I have to start by expressing my continuing pleasure at the reporting of the Wall Street Journal. We’ve only been subscribing since the beginning of the school year, but since that time there have been a number of great articles on a variety of subjects. Recently I blogged on one report covering advances in healthcare delivery. This week, they published a detailed review of IT, it’s impact on businesses, and the challenges that corporate America faces with understanding and leveraging IT.
The motivation for creating the section was apparently a survey where only 26% of business leaders reported being smart about IT. The editors felt that this was too low. While I agree that this number is much lower than it should be, I am not entirely certain that it is accurate. I think the number is likely higher than reality, because many business leaders have too high an opinion of their IT knowledge. Frankly, I think that 26 percent would only be low for CIOs, and then only by about 10-20 percentage points. Of the many CIOs I’ve met over the years, most fall into two categories. Either they are old network or programming guys who have little appreciation for increasing business value, or they are graduates of some MBA program or another, remember a couple of lectures on IT, and figure that this is the best route to the coveted CEO job. They usually climb the ladder by skipping any time in the “trenches”, learning about how the world really works.
As evidence supporting my rather insulting assertion, we need to look no farther than SONY and their Playstation Network debacle (6 days along and going strong). I can’t identify a CIO of SONY Playstation, but since Drew Martin is CIO of a SONY Electronics, which appears to be a parent of SONY Playstation, I imagine he is the one to shoulder the blame. Now, we are talking about an organization entirely focused on IT products. Not only did they clearly fail to secure their network, they also did not have any form of backup in place. To make matters worse, and this goes to the crux of my argument, they have utterly failed to leverage a key element of 21st century IT to help mitigate damage amongst their customers. They have almost completely failed to utilize social media to communicate. Any CIO who claims to be IT smart, would realize that social media can be your savior in these sorts of situations.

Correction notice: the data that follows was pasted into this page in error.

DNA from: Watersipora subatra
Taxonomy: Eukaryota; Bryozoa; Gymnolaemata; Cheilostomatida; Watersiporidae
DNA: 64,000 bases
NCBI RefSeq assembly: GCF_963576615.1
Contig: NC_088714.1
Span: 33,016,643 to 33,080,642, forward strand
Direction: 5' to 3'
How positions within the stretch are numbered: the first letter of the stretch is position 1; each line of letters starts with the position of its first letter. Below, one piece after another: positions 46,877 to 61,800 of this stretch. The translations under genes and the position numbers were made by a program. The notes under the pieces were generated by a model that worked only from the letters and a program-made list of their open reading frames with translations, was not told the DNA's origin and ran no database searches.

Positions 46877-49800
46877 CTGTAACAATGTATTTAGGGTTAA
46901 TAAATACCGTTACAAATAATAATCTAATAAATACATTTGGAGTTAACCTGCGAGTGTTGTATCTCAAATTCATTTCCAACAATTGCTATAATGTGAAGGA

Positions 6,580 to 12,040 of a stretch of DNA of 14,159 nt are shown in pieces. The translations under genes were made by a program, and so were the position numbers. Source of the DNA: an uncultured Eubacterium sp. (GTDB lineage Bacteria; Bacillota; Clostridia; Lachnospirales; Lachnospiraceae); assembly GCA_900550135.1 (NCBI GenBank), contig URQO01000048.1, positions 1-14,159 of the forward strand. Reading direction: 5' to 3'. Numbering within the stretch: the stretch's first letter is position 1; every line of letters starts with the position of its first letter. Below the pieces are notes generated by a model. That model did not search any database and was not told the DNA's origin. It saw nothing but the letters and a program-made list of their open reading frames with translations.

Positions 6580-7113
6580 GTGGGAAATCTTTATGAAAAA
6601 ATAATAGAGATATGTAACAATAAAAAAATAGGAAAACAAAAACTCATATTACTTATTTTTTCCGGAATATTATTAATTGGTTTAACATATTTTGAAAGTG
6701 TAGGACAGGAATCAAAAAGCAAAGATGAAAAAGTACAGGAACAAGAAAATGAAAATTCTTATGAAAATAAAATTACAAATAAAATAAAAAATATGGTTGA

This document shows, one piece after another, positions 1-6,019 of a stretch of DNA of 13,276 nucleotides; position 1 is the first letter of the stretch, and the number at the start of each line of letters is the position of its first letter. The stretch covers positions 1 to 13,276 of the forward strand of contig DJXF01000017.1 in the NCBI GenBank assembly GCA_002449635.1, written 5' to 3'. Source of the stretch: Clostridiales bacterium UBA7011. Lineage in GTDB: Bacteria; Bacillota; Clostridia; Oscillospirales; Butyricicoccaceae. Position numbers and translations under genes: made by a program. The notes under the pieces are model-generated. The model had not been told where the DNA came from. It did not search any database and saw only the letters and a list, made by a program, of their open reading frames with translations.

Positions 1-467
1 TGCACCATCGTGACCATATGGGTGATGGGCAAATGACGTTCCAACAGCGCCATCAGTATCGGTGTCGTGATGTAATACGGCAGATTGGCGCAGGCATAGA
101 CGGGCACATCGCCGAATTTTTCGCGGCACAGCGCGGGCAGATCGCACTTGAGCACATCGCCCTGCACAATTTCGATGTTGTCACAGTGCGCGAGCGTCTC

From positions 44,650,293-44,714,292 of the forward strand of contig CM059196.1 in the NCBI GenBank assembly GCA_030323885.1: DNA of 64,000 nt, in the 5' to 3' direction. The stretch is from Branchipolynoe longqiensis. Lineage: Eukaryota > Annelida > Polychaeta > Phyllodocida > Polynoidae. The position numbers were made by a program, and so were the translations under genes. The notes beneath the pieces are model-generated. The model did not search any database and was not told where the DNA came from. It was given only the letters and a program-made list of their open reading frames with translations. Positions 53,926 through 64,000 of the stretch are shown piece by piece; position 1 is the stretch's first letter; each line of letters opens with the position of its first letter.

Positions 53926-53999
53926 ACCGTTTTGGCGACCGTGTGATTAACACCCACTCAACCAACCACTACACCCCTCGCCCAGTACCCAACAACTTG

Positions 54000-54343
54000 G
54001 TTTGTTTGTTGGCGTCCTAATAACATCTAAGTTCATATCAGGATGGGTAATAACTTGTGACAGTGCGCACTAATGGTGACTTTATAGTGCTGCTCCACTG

Of course, if one looks at Martin’s resume, you can’t be surprised that he isn’t that “smart”. He doesn’t appear to have any practical experience whatsoever. He took his Cornell engineering degree to the Irish Basketball league, and then immediately to Accenture as a consultant. I’ve never ceased to be amazed at how consulting companies will hire people with no experience to consult. After 4 years as a JIT consultant he then is qualified to be a senior level manager at Pepsi, in the business process improvement area. Perhaps he learned much while there, but its interesting that he doesn’t appear to have any real experience implementing IT solutions. Directors tend to not be in the details (presumably because they have spent sufficient time gaining experience in the details), and I don’t think he is an exception. That he would then create a culture that has little understanding of how to leverage IT to enhance the business is less than surprising. This is all quite sad, because I would hope that someone who has real experience in business process reengineering and systems implementation would be the ideal CIO. I am just not sure that he has real experience.
Of course, I didn’t intend for this to be an anti-SONY diatribe. I didn’t expect to focus this much energy on one CIO. On the other hand, I didn’t expect Martin to fit my model of the poorly prepared CIO quite so well. In the future, I do plan on returning to the Wall Street Journal, and explore the details of some of the articles, which should inspire a great deal of soul searching among IT professionals in corporate America.
Update: You should watch this video in light of the Playstation disaster.